This web page starts a new section of the course: infinite series. An infinite series is an expression such as and we are going to learn how to understand and work with such series rigorously.
This page starts with the definition of convergence for infinite series and three basic but very important results about them. Examples of convergent series will appear in a later page.
An infinite series is an expression of the form
is a sequence. We shall say this series converges to
if the sequence formed from
converges to , i.e., as . The term is called the th partial sum of . We say the series converges if it converges to some .
The series does not converge. To see this, write and note that is if is odd and if is even. The sequence does not converge so neither does the series .
We shall prove three very important but straightfoward results about
series to get our theory off the ground. The first of these states that,
as with sequences, the convergence of
on the behaviour of as
goes to infinity, and
not on the first few terms—where
few means any finite number
of terms, such as 1000000000. In other words, to show that
converges we can ignore
any finite number of terms
and just need to prove converges.
Proposition 3.1 (eventual convergence, or ignoring finitely many terms)
Suppose and the series converges. Then the series also converges.
Let , and let . Then for , where is the partial sum . But converges, so for some . So by the convergence of the constant sequence and the continuity of , and hence converges.
This result is similar to the very easy one for sequences that says: if the subsequence consisting of all terms in after the th converges then the whole sequence converges. The proposition on eventual convergence is rather useful, however, as it shows that when investigating the convergence of a series, we can always ignore the (perhaps erratic) behaviour of finitely many terms at the beginning.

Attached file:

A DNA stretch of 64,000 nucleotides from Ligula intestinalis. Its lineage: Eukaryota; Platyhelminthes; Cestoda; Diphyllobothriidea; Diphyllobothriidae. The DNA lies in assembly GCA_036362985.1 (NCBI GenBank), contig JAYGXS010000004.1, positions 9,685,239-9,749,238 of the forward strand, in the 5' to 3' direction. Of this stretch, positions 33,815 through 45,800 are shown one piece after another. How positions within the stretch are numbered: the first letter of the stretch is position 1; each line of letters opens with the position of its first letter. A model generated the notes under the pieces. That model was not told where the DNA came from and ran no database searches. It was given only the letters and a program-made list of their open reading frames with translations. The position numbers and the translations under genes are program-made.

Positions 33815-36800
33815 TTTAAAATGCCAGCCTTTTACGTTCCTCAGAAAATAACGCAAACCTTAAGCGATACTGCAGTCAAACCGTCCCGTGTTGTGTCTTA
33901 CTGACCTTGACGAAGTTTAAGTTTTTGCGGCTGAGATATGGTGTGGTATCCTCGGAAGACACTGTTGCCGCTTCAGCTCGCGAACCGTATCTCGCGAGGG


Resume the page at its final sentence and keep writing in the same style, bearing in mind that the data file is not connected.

The next result is commonly used in its contrapositive form to show that a series does not converge. It cannot be used to show that a series does converge.
Theorem 3.1 (null sequence test)
Suppose the series converges. Then as .
Let be the th partial sum, and suppose as . Then as , by continuity. Therefore is a null sequence and hence so is .
The series does not converge.
The sequence does not converge, by a previous result in the course, so in particular does not converge to . Hence by the null sequence test does not converge.
Our final result here is an application of the monotone convergence theorem to series, and will be used implicitly or explicitly a huge amount in the section on series.
Theorem 3.2 (monotonicity)
Suppose the series consists of nonnegative terms only. Then the sequence of partial sums, , is monotonic nondecreasing and hence the series converges if and only if the sequence of partial sums is bounded.
By the proposition on eventual convergence, the monotonicity theorem also applies to any series with only finitely many negative terms: such a series is convergent if and only if the sequence of partial sums is bounded.
This web page is available in xhtml, html and pdf. It is copyright and is one of Richard Kaye's Sequences and Series Web Pages. It may be copied under the terms of the Gnu Free Documentation Licence (http://www.gnu.org/copyleft/fdl.html). There is no warranty. Web page design and creation are by GLOSS.